"Exciting New Rule Changes" Are Anything But By: Matt Witting 22 Sept 2005

The NHL is trumpeting their new rules. They are showering their decimated fan base with pre-season power plays and penalty shootouts. "Buy a ticket, see the game, we thrown in 10 penalty shots for free! For a limited time only in an NHL arena near you!"

People, these are not new rule changes. They aren't revolutionary, they aren't original, they didn't require thought or effort. The new rules are not an exciting experiment with unknown results. They aren't a brilliant combination of tweaks that will lead to a more exciting, marketable product. Read what Caps Nut has to say if you want a run-down of each change and probable effects, I'll just content myself with explaining what will happen this year. Doubt me? Just ask the Magic 8-Ball, you'll see...

The NHL is essentially adopting International Ice Hockey Federation (IIHF) style rules. The IIHF is, of course, the world governing body for the sport. Most of the hockey-playing world (Europe) plays by different rules than the NHL and other North American leagues, so the IIHF and International Olympic Committee use the "International" rules for their competitions. Apparently they don't consider the U.S. and Canada to be "international" enough to qualify.

So the NHL wants to increase scoring. We'll set aside the fallacy that more goals means a better product, since arguing with them won't change their "chicks dig the long ball" mentality. These new rules, though, will have virtually no effect on scoring.


End of story.

I guarantee it.

You can quote me on it and come back in two years and say "Matt Witting, you're an idiot and you were wrong." Of course I'm not wrong, so you actually won't be able to do that, but the principal of the thing is what counts.

Caps Nut covers many of the technical reasons for why the new rules won't help and why scoring won't increase. He delves into how shrinking the neutral zone helps trapping teams, regardless of the two-line pass. He examines the pad sizes, the icing, the line changes, and all that. I won't. I love that theoretical argument stuff, believe me (just read my Salary Caps 101 piece from a couple years back), but in this case I don't want or need to go into maybes or potentials. See, I've got actual, physical, observable evidence: it's called the Deutschen Eishockey Liga (the DEL, the 1. Bundesliga, the German premiere hockey league). I live in Germany, I've got season tickets to the Mannheim Adler (lost in the finals to the Eisbären Berlin last year), I've seen these "new, exciting rules" in action, twice a week for three years.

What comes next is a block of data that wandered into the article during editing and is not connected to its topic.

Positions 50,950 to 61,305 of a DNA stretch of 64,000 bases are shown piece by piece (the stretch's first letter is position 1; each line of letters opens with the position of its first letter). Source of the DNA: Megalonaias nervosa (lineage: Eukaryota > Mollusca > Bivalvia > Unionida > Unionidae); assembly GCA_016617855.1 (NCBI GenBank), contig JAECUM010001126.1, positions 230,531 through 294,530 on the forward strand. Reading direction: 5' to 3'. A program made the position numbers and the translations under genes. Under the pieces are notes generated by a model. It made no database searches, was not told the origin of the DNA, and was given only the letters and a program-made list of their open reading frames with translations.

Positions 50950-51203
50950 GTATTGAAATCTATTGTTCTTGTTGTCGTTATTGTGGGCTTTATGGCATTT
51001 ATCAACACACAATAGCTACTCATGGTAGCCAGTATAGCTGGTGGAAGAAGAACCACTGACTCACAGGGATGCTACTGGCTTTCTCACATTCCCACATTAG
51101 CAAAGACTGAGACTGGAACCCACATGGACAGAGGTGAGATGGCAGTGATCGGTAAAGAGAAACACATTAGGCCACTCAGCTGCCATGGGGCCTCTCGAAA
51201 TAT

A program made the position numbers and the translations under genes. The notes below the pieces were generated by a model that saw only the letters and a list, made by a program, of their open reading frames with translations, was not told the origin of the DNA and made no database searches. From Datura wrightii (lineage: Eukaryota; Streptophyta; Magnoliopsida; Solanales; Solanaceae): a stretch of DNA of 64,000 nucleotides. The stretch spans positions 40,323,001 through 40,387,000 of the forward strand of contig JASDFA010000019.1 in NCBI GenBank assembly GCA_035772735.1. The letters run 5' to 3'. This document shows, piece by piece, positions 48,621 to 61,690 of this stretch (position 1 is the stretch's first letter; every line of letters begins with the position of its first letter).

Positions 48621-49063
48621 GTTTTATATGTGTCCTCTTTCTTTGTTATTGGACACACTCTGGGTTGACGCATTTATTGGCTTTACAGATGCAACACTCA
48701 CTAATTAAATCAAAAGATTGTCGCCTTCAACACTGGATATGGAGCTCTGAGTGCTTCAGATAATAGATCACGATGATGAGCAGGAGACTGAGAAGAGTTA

The DEL has touch-up-offsides, they've got no two-line pass restrictions. They have ejections and suspensions for any fighting, not just in the last five minutes. They've got bigger offensive zones relative to North America. They key in on rivalries, though with a shorter season and fewer teams that's not surprising. They have a shootout to decide ties and, to one-up the NHL, they don't even bother with overtime first! The refs are super strict and super inconsistent, always the case when they are forced to make that many judgement calls with an eye towards "it's a penalty."

So, with all this, you'd expect the DEL to be a high-scoring league, right? Well, no, actually, not really. Scoring in the DEL is pretty close to the NHL. It is a teensy bit higher, but that's mostly due to the fact that they play on the big international sized rinks, not small North American ones. The large number of penalties also leads to a few extra goals, but not many all things considered.

So they don't really score more, but they do have a more exciting product, right? No. It's more open in some ways, but cluttered with tons of whistles. You've got whistles for the tight enforcement of obstruction calls and physical play. You've got the constant whistles from the icings when they miss two-line passes. You've get endless neutral zone cycling as the defensemen only come into play in their own zone, afraid to cheat up because of the two-line pass rule. It's a fun game, and the larger ice makes for lots of nice passing and skating, but it's hardly more exciting than the NHL and the Germans freely admit to this.

Folks, I've seen these rule changes in action. They won't help, they'll alienate the purists just when the NHL needs those fans, and I can't see new fans getting excited over smaller goalie pads and touch-up offsides.

Oh, and as for the shootout, the Germans would prefer golden goal overtime. Having seen God knows how many shootouts over the last three seasons, I agree. Penalty shots just aren't as exciting any more. They're a novelty, but not a solution to the problems. It helps that the DEL awards 3 points for a win, 2 points for a shootout win, and 1 point for a shootout loss: the real win is worth much more. Here's an idea on that topic: do like college football. Give each team alternating 1 minute 5-3 power plays after a 5-minute OT. First team to score and hold the opponent scoreless gets the extra point.

Argue all you want, but this is how it will be. The NHL is instituting international rules on North American sized rinks. They could have stuck with the offsides change, which makes sense, and smaller goalie gear. Instead we get this cobbled together mess of lines, changes, and confusion. Get ready for the whistles, and I hope everyone enjoys minor penalties.

For another perspective on the new rules, see the other half of this two-part series.